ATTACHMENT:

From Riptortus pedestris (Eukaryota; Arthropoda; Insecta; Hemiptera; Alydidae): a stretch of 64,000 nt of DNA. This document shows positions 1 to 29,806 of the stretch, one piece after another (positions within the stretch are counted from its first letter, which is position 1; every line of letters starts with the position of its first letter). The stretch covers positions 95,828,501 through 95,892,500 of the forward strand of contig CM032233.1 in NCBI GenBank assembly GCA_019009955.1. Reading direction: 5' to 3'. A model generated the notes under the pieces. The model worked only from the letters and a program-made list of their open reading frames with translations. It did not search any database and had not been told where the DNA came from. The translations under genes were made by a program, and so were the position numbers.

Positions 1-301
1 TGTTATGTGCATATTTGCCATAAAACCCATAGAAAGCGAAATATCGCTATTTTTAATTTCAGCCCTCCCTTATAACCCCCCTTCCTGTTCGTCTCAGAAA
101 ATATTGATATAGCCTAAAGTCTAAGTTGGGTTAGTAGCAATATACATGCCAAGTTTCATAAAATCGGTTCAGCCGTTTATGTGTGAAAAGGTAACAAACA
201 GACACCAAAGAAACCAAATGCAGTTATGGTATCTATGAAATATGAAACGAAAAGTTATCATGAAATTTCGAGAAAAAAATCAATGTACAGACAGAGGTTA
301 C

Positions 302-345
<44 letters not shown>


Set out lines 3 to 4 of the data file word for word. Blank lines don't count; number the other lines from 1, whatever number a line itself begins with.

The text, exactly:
1 TGTTATGTGCATATTTGCCATAAAACCCATAGAAAGCGAAATATCGCTATTTTTAATTTCAGCCCTCCCTTATAACCCCCCTTCCTGTTCGTCTCAGAAA
101 ATATTGATATAGCCTAAAGTCTAAGTTGGGTTAGTAGCAATATACATGCCAAGTTTCATAAAATCGGTTCAGCCGTTTATGTGTGAAAAGGTAACAAACA